Table 17. Correlation of Academic Grades in the Three Areas and
Ratings in the Subtests of LET, Professional Education
Academic
Performance
(X)
General
Education
Professional
Education
Specialization

Pearson
r
0.244
0.122
0

Verbal
Interpretation
Slight high
correlation
Slight
correlation
No correlation

p-value
0.0001
0.033
0.5

Interpretation
With linear
relationship
With linear
relationship
No linear
relationship

It can be seen from the table that there is a slight high correlation
between the general education and the professional education as indicated by r
= 0.244 and p value of 0.0001 which is less than 0.05, hence, an indication of
positive relationship.
However, in terms of specialization, no correlation exist with the
professional education, r = 0, and no linear relationship with p-value of 0.5.
3.1.c. Specialization (Y3)
The relationship between the academic grades of the respondents and
their rating in the LET is shown in Table 18.

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Table 18. Correlation of Academic Grades in the Three Areas and the
Ratings in the Subtests of LET, Specialization
Academic
Performance
(X)
General
Education
Professional
Education
Specialization

Pearson
r

Verbal
Interpretation

p-value

0.086

Slight
correlation

0.0098

No correlation

0.5

-0.141

Slight
correlation

0.0169

Interpretation
With linear
relationship
No linear
relationship
With linear
relationship

As can be gleaned from the table, there is a slight correlation between


the general education and the specialization, with r = 0.086 and a p-value of
0.0098 which is less than 0.05. This indicates that there is a linear relationship
between the general education and the specialization.
3.2

Academic average grades in the three areas and the overall


rating in the Licensure Examination for Teachers

Table 19. Correlation of Academic Average Grades in the


Three Areas and the Overall Rating in LET
Academic
Performance
(X)
General
Education
Professional
Education
Specialization

Pearson
r
0.417
0.208
0.189

Verbal
Interpretation
Moderate
correlation
Slight high
correlation
Slight
correlation

p-value
2.89 x 10-11

0.000813
0.00213

Interpretation
With linear
relationship
With linear
relationship
With linear
relationship

The table shows the correlation between the overall rating in the LET
and General Education with r = 0.417, which indicates moderate correlation,
while the correlation between Professional Education and overall, and
Specialization and overall with r = 0.208 and r = -0.189, respectively, indicate
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slight correlation. There is a linear relationship between the three academic


subjects and the overall rating of LET.
3.3

Overall average in the academic subjects and the overall


rating in the Licensure Examination for Teachers.

Table 20 presents the relationship between the overall academic


average and the overall rating in the LET.
Table 20. Correlation of the Overall Average in the
Academic Subjects and the Overall Rating in LET
Academic
Performance
(X)

Pearson
r

GWA

0.481

Verbal
Interpretation
Moderate
correlation

p-value

Interpretation

7.582 x 10-15

With linear
relationship

The overall academic average correlates moderately to the LET


overall rating indicating a direct substantial relationship. This means that the
better the performance of the graduates in the college academic subjects, the
better are their performance in the overall rating of LET.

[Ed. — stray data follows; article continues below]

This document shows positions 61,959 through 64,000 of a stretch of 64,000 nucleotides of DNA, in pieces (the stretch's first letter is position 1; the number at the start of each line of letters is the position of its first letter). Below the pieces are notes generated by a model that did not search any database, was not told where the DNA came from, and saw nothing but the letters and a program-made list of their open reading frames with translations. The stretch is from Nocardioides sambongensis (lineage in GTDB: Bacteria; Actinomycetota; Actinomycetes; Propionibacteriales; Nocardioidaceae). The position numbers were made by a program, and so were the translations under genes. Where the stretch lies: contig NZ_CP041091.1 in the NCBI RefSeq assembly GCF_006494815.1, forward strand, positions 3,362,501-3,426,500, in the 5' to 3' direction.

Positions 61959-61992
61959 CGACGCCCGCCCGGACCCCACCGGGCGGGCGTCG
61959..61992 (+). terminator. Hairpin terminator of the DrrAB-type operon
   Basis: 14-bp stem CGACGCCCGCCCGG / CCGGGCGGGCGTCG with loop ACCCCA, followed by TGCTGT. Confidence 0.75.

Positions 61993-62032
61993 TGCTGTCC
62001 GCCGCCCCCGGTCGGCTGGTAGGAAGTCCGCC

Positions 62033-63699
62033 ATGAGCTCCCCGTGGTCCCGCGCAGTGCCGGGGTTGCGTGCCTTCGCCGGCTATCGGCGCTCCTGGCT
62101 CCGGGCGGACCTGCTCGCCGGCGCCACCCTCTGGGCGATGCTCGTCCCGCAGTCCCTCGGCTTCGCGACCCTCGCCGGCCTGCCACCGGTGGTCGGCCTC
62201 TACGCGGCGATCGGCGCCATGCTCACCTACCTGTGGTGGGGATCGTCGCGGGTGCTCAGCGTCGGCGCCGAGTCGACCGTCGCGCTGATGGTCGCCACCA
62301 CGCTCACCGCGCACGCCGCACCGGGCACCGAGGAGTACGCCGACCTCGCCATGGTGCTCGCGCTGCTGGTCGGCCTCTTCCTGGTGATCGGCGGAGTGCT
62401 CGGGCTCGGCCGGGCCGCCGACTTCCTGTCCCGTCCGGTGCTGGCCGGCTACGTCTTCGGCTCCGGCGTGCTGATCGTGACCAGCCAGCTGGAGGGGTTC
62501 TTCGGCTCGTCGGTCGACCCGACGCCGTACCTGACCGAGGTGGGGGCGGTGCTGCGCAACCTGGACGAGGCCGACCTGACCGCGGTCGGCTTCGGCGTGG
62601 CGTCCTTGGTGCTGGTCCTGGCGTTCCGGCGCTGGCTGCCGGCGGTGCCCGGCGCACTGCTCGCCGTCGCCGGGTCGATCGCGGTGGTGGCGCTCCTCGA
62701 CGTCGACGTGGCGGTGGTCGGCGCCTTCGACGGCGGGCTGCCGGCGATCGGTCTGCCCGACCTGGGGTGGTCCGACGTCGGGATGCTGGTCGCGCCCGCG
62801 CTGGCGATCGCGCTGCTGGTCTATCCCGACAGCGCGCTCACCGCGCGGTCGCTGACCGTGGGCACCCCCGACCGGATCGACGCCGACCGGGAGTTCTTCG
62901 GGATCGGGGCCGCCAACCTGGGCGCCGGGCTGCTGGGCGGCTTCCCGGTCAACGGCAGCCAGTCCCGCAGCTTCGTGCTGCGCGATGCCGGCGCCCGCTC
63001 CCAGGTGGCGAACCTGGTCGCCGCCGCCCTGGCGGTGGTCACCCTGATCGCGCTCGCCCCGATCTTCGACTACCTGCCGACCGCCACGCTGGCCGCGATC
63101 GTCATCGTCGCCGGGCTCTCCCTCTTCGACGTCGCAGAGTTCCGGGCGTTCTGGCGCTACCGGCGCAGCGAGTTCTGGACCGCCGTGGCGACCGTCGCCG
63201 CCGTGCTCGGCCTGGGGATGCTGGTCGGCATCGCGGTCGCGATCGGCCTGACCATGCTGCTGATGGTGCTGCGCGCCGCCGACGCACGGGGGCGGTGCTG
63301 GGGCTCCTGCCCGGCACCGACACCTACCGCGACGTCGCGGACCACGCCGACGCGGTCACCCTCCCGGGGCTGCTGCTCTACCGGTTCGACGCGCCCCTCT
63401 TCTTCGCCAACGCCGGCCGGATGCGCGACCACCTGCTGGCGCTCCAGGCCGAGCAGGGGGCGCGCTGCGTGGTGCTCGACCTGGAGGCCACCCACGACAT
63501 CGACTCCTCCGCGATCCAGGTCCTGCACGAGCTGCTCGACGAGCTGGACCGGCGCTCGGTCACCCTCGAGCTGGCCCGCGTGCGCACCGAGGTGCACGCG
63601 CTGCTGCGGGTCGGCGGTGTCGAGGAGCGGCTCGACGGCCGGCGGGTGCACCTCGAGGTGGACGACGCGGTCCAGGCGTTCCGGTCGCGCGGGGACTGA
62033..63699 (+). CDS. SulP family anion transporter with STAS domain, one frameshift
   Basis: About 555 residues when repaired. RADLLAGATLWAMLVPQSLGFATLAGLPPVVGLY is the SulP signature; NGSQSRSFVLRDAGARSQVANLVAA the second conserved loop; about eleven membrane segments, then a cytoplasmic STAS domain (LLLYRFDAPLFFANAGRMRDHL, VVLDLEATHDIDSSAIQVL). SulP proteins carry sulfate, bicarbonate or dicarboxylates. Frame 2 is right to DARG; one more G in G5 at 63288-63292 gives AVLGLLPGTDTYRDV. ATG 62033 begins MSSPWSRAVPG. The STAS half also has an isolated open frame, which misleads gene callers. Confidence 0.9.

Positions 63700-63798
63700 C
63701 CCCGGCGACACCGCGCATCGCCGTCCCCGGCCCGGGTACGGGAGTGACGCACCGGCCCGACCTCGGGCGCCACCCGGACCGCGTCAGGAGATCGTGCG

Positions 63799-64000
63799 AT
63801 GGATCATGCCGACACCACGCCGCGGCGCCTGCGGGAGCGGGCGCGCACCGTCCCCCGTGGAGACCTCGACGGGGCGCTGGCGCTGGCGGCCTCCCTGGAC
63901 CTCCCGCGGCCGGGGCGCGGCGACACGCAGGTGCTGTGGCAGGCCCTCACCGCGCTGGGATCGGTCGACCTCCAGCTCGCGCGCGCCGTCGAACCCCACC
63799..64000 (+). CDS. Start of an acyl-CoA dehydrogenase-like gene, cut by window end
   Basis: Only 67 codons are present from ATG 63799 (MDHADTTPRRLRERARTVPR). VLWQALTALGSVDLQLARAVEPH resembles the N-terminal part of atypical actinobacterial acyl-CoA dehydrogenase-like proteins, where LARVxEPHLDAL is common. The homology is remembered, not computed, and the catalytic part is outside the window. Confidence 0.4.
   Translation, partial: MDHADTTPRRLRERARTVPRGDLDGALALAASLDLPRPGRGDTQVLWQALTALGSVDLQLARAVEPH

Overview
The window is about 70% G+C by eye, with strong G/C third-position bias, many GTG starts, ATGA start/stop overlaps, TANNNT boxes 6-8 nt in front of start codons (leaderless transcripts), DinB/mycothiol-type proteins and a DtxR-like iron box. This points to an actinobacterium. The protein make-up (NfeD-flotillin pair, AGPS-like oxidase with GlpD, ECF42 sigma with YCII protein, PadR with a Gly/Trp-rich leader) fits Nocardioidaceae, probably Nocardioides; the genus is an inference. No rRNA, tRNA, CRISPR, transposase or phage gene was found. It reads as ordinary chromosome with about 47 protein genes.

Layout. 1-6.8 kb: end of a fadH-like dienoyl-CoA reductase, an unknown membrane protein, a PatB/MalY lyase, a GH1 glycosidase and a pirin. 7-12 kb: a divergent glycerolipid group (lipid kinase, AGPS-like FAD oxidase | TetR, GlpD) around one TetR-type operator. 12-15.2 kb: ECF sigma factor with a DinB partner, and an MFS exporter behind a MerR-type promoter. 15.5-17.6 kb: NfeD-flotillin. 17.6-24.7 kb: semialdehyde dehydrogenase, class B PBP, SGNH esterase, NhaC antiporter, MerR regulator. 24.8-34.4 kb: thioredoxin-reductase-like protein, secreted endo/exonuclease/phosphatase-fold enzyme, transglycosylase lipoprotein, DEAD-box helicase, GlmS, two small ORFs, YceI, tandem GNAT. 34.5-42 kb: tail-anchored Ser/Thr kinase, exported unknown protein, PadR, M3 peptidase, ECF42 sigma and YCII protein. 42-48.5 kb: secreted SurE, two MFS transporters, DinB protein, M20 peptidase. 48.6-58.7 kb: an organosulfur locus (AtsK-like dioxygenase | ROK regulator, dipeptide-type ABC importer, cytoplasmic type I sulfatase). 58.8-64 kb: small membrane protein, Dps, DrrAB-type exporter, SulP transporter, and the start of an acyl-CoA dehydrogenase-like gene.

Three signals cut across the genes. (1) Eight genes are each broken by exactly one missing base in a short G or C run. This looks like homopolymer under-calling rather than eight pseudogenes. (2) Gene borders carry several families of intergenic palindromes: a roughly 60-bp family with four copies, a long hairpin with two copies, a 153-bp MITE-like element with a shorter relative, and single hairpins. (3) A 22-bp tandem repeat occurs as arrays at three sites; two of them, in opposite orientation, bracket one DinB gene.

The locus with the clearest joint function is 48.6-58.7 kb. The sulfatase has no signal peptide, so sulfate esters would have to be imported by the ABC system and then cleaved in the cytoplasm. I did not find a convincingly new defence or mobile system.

The computed value of r = 0.481 establishes a linear relationship such
that a significant number of high general average in the academic subjects
corresponds to a significant number of high overall ratings in the LET.
The present findings that the academic average correlates positively
with the LET ratings coincide with the findings of Menecio (2002) where the
academic performance of accounting graduates of St. Louis University had a
positive relationship in the CPA board examination.
Balmeo (2003) referred to grade as concrete measure that quantifies
students level of learning. It also presents a clear picture on how far
students performance and achievement have reached a required standard. In
the study of Valencia (2000), it was concluded that the higher the grades of
the students the better their performance in mathematics and science.

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The hypothesis that the overall academic performance of the


graduates, which is composed of the performance in the general education,
professional education and specialization has a moderate correlation with the
LET overall rating is confirmed.
Problem No.4: What can best predict the education graduates performance
in the Licensure Examination for Teachers?
Table 21 shows the predictors which may affect the performance of
the education graduates in the Licensure Examination for Teachers.
Table 21. The Multiple Regression Analysis on the Predictors
of Education Graduates Performance in the Licensure
Examination for Teachers
VARIABLES

General Education
Grades
Professional
Education Grades
Specialization Grades
General Weighted
Average
R = .05
R2 = .002

BETA

T-VALUE

SIGNIFICANCE

.098

.071

.943

.169

.114

.909

.077

.052

.958

-.267

-.073

.942

F Ratio = .346 Constant = 2.716

It can be gleaned from the table that the set of predictors for the
performance in the LET has a very weak relationship to the performance of
the students in the said exam, as the computed R value is only .05. On the
other hand, when squaring the R value, it enables the researchers to determine
the amount of variation of the dependent variable from the set of predictors
wherein the computed R2 is only .002. Thus, it shows that there is only .2%
of the variation of Licensure Examination performance that could be
accounted for through the combined linear effects of the predictor variables.
Based on the value of R Square which is .002, the variables when